5. We urge the Government of India to encourage collectives of small growers having 100 acres of land, quality leaves, and compliance to Plant Protection Code to set up factories to manufacture chemical free / organic green specialty tea and facilitate their marketing ventures by
    a. easing steps to set up such units, especially, approvals for land, building and machinery
    b. easing steps to obtain other necessary permits and licences including electricity, pollution, sales tax etc
    c. ensuring easy access to credit from NABARD, SFAC and other public as well as private financial institutions
    d. extending financial assistance as is available for big factories

On the occasion of 11th International Tea Day, we stand united with self-respect for responsible, sustainable and remunerative tea cultivation and assure everyone quality tea.

Name of the Person Signing, Name of the PPS, Name of the District

10 Reasons Why You Must Stop Drinking Fizzy Drinks

aerartedartificaldrinksblog-1Who doesn’t love sipping on fizzy, carbonated drinks on occasions ranging from going out with friends or being plain bored at home? However, for all their easy charm, aerated drinks are not all that harmless. Last year, scientists claimed fizzy drinks cause thousands of deaths every year. Not the first time they have come under the scanner, artificial drinks often contain sugar, harmful chemicals and minimal nutritional value. While they still enjoy a wide appeal, we have been warned against their potential harms on numerous occasions.

It is time to switch over to nutritious and natural options from aerated drinks. Let us look at some reasons to quit your fizzy drinking habit:

1. Increased risk of diabetes – The high amount of sugar in artificial drinks skyrockets the blood sugar and causes an insulin reaction in the body. Over time, this can lead to type 2 diabetes or insulin resistance. Between 1990 and 2000, an increase in the consumption of fizzy drinks led to a whopping 130,000 new diabetes cases.

2. Can lead to heart disease – There exists a strong link between heart disease and the consumption of foods with added sugars. Sipping on fizzy drinks can dramatically increase the risk of cardiovascular diseases. Not just this, the artificial sweeteners used in diet beverages are established neurotoxins that are responsible for several behavioral and cognitive problems.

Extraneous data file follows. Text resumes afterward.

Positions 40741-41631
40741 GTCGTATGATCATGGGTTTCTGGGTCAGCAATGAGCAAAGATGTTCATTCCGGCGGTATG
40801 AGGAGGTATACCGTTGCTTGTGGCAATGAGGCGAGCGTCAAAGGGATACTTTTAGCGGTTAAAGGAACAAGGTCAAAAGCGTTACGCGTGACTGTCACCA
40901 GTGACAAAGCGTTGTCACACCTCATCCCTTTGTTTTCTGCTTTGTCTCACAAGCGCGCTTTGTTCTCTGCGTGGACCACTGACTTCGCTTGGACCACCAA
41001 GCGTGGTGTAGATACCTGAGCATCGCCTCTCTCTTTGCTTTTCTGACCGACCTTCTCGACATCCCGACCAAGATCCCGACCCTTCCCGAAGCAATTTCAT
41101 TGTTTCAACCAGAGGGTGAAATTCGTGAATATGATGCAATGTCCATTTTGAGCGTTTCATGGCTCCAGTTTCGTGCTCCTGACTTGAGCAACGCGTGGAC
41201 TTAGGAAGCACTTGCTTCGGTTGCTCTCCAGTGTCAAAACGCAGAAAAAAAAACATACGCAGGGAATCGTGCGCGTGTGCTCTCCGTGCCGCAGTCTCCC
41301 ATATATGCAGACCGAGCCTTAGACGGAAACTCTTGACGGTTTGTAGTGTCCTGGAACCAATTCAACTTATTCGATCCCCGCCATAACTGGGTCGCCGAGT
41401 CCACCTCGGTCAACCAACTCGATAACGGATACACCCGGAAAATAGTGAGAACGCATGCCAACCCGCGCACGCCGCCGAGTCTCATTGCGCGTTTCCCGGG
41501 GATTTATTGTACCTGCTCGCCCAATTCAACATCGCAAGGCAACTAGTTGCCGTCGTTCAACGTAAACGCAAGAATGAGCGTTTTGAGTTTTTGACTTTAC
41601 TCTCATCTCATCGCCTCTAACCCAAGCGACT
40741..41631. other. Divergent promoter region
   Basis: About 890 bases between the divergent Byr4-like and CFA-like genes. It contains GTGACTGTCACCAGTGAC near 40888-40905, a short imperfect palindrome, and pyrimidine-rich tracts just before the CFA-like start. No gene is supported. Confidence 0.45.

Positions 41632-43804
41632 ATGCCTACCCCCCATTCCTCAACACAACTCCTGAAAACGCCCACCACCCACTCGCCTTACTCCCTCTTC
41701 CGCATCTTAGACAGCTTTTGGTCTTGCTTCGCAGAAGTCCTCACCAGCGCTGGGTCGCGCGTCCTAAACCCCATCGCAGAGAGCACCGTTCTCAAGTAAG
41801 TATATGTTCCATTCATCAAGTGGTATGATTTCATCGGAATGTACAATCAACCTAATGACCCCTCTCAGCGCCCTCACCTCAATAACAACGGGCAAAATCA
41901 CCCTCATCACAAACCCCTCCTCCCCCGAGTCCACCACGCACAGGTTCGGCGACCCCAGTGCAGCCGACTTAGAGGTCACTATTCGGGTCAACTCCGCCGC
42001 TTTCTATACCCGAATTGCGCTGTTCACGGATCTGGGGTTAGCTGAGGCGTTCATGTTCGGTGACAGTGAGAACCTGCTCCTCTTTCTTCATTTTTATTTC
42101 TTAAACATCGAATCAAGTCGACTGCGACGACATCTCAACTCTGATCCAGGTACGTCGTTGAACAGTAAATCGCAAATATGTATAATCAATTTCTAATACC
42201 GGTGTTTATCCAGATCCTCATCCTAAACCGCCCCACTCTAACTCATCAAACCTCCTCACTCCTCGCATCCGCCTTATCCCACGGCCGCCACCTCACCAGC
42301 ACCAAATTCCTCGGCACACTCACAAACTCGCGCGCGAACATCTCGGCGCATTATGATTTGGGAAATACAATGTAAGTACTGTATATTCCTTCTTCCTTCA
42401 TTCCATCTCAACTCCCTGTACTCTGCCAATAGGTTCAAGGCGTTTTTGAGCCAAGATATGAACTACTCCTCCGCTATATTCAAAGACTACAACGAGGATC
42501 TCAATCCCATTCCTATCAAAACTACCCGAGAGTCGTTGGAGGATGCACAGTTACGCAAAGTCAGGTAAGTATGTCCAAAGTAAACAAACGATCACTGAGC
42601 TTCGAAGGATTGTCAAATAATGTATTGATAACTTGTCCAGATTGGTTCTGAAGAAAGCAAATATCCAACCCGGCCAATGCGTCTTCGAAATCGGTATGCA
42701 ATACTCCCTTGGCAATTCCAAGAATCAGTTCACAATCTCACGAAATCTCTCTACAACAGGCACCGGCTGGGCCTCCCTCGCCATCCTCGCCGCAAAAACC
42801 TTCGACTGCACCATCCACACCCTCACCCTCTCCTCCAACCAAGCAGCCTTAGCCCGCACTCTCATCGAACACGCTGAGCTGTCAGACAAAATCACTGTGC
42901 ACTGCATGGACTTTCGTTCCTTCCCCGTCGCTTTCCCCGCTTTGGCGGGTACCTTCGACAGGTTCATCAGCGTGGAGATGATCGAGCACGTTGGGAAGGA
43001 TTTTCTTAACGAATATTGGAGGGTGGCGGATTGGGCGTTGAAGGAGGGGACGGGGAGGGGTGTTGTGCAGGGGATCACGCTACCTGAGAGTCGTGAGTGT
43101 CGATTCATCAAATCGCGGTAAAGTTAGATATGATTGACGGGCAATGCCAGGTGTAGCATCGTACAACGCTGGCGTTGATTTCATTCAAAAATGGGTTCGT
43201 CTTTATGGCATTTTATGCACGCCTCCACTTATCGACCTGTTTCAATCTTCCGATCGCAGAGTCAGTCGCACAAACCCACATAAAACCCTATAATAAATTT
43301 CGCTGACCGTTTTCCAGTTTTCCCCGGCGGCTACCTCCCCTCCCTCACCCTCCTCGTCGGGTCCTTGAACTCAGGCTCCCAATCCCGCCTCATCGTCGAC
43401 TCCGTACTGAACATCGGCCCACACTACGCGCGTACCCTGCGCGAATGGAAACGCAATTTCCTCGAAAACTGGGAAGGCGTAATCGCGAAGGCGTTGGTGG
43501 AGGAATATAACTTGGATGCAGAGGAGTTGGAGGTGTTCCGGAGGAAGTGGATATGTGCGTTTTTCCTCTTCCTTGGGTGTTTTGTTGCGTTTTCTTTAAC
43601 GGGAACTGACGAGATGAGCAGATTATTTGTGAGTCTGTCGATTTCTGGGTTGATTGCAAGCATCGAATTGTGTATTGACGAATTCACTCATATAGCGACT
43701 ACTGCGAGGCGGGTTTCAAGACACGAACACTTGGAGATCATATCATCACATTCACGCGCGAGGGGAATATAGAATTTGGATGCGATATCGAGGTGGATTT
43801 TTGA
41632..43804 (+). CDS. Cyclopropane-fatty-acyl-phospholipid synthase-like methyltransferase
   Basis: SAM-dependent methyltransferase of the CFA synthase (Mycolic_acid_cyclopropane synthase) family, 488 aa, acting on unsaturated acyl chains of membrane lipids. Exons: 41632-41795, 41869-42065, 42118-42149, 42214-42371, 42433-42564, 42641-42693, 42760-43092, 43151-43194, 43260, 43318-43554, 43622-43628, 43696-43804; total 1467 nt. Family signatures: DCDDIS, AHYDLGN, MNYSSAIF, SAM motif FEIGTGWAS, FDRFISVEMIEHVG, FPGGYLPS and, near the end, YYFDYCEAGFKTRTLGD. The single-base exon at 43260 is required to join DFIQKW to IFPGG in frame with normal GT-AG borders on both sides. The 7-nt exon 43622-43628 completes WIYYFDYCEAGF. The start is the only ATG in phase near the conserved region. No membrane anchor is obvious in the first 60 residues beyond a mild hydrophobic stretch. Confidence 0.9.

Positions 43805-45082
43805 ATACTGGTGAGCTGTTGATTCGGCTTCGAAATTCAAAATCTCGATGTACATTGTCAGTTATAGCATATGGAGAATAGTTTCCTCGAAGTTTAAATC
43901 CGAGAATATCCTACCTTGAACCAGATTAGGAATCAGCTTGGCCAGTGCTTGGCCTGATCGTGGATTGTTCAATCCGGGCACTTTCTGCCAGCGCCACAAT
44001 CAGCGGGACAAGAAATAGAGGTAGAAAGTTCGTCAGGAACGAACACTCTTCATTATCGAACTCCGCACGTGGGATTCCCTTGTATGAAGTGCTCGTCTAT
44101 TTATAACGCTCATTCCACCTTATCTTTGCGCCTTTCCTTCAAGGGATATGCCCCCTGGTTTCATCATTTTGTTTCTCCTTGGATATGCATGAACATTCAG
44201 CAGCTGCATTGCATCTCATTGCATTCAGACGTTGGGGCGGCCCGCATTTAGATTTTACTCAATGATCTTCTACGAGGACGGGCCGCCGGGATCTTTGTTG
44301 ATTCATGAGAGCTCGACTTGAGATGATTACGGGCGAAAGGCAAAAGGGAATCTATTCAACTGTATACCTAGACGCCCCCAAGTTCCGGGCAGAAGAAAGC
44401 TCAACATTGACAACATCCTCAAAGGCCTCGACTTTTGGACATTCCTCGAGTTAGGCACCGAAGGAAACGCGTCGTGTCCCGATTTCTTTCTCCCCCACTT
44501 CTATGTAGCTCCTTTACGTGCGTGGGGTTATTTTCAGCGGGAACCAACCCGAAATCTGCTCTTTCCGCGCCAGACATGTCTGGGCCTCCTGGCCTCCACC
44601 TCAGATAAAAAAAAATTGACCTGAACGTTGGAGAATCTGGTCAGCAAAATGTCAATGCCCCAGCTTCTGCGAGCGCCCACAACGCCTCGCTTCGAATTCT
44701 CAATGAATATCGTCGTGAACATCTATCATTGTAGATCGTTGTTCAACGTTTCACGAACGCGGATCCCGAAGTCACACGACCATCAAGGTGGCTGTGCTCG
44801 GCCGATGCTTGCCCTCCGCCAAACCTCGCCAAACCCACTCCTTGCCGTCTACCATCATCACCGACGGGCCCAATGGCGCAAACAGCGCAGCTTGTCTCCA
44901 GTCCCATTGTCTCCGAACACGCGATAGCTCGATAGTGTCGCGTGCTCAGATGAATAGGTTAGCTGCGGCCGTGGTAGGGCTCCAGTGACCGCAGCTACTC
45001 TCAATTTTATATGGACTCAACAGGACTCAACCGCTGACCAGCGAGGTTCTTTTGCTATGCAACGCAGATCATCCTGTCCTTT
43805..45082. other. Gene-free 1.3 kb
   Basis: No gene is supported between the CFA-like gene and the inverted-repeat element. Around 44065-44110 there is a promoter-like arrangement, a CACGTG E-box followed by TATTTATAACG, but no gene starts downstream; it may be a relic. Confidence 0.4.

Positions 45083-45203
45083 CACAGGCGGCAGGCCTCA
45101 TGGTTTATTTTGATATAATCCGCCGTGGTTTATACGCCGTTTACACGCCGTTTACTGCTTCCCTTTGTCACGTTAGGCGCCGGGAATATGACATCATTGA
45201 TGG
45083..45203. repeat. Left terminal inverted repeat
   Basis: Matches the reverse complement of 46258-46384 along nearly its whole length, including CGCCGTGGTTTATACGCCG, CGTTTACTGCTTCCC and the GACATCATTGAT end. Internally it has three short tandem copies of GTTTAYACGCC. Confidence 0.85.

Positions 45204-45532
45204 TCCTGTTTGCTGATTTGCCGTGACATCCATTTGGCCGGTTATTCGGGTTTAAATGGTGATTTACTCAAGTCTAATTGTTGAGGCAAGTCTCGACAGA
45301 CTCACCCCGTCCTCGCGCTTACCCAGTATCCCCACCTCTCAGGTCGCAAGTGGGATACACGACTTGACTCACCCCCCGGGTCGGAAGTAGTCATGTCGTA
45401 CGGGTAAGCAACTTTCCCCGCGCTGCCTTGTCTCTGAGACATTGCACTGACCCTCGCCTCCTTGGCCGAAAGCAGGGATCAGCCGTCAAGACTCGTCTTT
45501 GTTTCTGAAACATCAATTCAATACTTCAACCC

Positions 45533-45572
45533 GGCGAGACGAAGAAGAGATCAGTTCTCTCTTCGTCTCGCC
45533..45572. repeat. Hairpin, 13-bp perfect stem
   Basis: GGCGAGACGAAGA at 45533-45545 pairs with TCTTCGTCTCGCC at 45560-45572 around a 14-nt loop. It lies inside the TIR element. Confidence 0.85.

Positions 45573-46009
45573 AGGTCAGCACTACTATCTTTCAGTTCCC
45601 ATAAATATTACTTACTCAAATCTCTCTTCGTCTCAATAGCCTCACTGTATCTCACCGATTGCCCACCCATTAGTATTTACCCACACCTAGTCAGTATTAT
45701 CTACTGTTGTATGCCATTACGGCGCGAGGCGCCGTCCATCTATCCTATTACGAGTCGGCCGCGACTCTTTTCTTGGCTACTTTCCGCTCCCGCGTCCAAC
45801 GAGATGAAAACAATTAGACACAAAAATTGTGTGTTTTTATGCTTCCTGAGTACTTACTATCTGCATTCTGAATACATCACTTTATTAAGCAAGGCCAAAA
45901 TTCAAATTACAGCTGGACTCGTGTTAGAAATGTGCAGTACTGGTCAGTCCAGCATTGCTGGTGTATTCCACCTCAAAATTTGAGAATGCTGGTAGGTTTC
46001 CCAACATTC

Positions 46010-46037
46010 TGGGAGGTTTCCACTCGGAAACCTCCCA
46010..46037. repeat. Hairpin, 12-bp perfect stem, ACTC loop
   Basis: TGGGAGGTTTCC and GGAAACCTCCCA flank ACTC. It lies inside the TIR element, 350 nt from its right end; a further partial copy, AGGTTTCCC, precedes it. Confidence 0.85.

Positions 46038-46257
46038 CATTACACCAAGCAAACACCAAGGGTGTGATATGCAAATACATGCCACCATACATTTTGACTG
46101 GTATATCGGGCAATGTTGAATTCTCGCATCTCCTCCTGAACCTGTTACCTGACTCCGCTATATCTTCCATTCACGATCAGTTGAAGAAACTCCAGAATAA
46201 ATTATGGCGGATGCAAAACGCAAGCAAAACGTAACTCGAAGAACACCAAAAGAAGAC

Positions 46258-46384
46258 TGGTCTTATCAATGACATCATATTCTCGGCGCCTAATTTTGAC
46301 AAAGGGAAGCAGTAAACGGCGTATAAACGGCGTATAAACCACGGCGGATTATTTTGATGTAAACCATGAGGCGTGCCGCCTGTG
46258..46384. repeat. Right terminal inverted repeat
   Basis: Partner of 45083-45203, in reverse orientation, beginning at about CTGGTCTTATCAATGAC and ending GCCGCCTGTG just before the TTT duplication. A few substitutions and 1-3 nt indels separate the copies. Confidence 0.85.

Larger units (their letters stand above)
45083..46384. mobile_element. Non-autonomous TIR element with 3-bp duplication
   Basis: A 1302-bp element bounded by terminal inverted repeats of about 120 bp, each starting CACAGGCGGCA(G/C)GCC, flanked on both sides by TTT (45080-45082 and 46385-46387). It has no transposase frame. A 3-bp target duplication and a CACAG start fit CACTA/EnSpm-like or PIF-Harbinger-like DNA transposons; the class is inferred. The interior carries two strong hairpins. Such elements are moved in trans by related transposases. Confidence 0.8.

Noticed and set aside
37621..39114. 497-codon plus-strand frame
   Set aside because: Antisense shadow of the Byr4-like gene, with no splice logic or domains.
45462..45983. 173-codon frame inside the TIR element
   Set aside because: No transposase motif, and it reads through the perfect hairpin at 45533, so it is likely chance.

3. Increases risk of cancer – The synthetic chemicals used in the coloring of soft drinks are believed to be carcinogenic and have subsequently been banned in many countries. In addition, diet sodas have artificial sweeteners that are documented carcinogens. Aerated drinks can lead to various kinds of cancer such as prostate cancer in men, breast cancer in women and pancreatic cancer.

4. Obesity – It is no secret that soft drinks have zero nutritional value and make us fat. When you drink fizzy drinks, you confuse your body into thinking it is sugar intake. When it figures out the truth, you instantly develop a craving for the sugar you missed out on! Moreover, sweet sensations promote insulin release, blocking your body’s ability to burn fat.

5. Damages dental health – The high acidity in artificial drinks causes plaque to build up on the teeth and can lead to cavities and gum disease. Long-term consumption of colored drinks causes the same harmful effect.

6. Premature ageing – The phosphates used in artificially sweetened drinks have been found to speed ageing. This doesn’t just mean more wrinkles on your face, but several health complications as well.

7. Dehydration – Because of the high sugar, sodium and caffeine content in artificial drinks, they dehydrate the body and over a long period of time can cause chronic dehydration.

8. Alters your brain – Besides affecting the body, aerated drinks are also found to change the protein levels in the brain, leading to hyperactivity.

9. Can cause early puberty – Consuming sugary drinks every day can lead to incidences of teenage girls hitting their period earlier, consequently increasing their risk of cancer.